As I See It: Civilization, a word we know

Civilization is a word we know the meaning of when we use it, yet there are many possibilities. I think most of us first picture an organized culture with a minimum of savagery, like our own, or the way we imagine of our own. Civilization is people grouping together for common interest. Too often, it has been corrupted for the interest of a selfish ruling class.

In world history, we studied many ancient civilizations and cultures but my recollection of high school history does not include the brutality that marked almost all civilizations until the Marshall plan. Warfare was constant. After a war the winners took reparations (booty) that left the losers devastated and hopeless. In most cases, the brutality was beyond anything you can imagine if you have not studied it. Consider the Grimm tales a documentary. Even in peace, most cultures, civilizations if you will, were divided into three estates. The aristocracy, warrior, privileged, ruler class, alii. Two, the knowledge estate, clergy, professionals, kahuna. Three, everybody else, laborers, soldiers, kanaka. The knowledge estate maintained their positions by keeping the privileged informed. They kept the lower castes misinformed and dazzled with rituals.


Within each estate there was a complex hierarchy of course, but the first two had absolute brutal power over the third who had virtually no fixed rights. Often, there was an even lower subclass of human livestock, slaves, kaua. The unique thing about America and the post-war Western civilization is the mobility between estates. One is not bound for life to any estate. Descendants of slaves now serve in the highest most prestigious offices. Yet many nations still have a monarchy. True, most monarchs no longer have absolute power, but they get to keep the wealth their ancestors acquired (stole) from others without really contributing to its creation.

As our civilization becomes, dare I say it: more civilized? We try to break down barriers so that everyone has the same rights and opportunities. We have learned, since Adam Smith, that the true measure of a nation’s wealth is not the amassment of precious stones, metal, or even land but the productivity of the population. Mini-civilizations called corporations enable pooling of labor and capital to do things no individual could hope to accomplish. Within nations, a health care culture can insure that as many people as possible are well and fit to contribute to the common good.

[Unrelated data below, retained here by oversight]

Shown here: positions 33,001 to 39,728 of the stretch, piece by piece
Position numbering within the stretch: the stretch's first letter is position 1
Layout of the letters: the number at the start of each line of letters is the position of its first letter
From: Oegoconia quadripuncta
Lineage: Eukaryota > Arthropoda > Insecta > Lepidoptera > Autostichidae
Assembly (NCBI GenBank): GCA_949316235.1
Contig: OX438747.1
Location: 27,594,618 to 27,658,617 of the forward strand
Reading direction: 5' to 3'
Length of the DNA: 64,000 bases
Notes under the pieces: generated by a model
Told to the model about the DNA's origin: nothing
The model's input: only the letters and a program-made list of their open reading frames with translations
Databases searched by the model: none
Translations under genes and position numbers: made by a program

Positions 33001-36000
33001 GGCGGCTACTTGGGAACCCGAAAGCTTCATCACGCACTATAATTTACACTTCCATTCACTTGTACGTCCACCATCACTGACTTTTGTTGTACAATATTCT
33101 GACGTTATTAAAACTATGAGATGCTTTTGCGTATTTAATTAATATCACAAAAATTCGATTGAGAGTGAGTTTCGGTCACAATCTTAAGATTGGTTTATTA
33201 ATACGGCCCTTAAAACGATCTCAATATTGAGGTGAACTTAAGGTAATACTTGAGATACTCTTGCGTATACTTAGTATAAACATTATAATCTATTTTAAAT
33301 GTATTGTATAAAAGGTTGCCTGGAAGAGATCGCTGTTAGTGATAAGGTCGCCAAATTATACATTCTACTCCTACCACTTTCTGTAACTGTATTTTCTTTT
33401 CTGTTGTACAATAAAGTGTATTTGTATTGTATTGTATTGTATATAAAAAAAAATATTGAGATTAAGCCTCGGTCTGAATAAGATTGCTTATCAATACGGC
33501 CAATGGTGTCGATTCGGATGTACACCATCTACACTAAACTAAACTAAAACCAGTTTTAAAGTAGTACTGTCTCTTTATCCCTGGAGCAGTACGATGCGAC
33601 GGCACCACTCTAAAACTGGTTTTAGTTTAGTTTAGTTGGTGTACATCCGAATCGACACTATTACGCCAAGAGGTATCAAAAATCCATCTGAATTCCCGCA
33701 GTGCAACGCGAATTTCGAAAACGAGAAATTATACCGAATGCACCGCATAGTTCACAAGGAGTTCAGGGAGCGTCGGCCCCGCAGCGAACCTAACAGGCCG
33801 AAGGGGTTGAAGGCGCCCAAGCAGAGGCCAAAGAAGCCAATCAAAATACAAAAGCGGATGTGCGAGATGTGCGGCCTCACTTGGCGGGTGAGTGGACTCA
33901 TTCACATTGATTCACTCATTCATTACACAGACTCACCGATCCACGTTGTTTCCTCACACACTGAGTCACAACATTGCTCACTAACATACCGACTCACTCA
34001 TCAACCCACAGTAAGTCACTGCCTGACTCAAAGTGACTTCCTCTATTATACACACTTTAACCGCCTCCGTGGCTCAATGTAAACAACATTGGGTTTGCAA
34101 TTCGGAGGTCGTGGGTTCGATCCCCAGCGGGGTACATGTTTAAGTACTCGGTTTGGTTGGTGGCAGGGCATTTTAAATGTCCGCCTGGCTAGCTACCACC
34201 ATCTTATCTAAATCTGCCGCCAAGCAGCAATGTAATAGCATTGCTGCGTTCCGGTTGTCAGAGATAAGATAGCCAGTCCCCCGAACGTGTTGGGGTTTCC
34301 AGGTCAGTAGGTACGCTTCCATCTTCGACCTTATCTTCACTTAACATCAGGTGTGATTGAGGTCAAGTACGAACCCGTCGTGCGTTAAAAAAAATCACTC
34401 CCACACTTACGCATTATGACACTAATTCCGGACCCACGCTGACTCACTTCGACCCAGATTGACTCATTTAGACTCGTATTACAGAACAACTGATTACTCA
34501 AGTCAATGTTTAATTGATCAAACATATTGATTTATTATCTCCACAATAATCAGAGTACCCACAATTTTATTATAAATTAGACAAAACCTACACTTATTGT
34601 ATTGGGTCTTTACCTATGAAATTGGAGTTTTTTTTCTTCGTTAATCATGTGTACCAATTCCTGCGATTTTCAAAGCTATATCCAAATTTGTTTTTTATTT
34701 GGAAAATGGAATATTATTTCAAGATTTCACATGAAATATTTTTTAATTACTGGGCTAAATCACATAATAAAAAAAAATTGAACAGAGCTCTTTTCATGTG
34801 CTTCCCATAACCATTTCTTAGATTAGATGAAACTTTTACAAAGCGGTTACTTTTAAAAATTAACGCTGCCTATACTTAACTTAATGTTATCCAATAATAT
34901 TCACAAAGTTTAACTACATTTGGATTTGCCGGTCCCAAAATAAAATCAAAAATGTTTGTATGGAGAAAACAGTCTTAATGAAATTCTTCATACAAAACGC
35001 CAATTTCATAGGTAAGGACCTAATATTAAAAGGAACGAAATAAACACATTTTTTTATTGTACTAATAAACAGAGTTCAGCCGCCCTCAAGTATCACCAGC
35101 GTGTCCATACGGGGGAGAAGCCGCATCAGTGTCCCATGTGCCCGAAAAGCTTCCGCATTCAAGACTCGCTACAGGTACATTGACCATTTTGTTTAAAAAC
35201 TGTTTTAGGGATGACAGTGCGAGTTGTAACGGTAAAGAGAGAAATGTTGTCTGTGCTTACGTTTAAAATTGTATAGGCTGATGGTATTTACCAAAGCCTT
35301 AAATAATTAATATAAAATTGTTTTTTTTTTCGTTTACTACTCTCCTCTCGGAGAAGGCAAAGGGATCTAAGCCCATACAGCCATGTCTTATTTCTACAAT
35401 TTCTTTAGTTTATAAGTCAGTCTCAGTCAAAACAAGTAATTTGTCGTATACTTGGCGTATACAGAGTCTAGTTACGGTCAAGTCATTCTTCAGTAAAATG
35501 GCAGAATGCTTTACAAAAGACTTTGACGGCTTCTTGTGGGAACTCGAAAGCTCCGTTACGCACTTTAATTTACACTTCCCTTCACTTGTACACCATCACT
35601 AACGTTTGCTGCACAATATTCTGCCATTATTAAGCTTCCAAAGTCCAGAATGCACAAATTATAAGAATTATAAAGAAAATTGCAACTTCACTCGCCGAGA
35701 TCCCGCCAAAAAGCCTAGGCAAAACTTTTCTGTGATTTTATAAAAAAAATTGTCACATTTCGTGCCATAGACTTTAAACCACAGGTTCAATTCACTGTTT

Some people within our civilization become personally wealthy by creating something that was never there before (art, books, industries, philosophy). I think we admire them. Others become personally wealthy by manipulating assets so that riches accumulate to them at the expense of others. I do not think they are admired, except by their peers who wish to do the same.

In the 17th century, the ancient order began to change. Printing created the fourth estate. It was no longer necessary to nail theses on a church door. The press, now called the media, made it possible to inform the masses directly, and independently from the propaganda the warrior and priest classes were feeding them. It became possible for the majority, the third estate to become informed. They began to ask for something back from the ruling classes. Something more than bread and circuses. They wanted rights. Many that we take for granted today: Justice, free speech, freedom to own arms, freedom to assemble and petition the king. It’s a long list and not all have yet been achieved. It took another hundred years for this to become a movement.


In the summer of 1787, 55 rich white men met in Philadelphia and established a new definition of civilization: We the People of the United States, in Order to form a more perfect Union, establish Justice, insure domestic Tranquility, provide for the common defence, promote the general Welfare, and secure the Blessings of Liberty to ourselves and our Posterity, do ordain and establish this Constitution for the United States of America.

Ken Obenski is a forensic engineer, now safety and freedom advocate in South Kona. He writes a biweekly column for West Hawaii Today. Send feedback to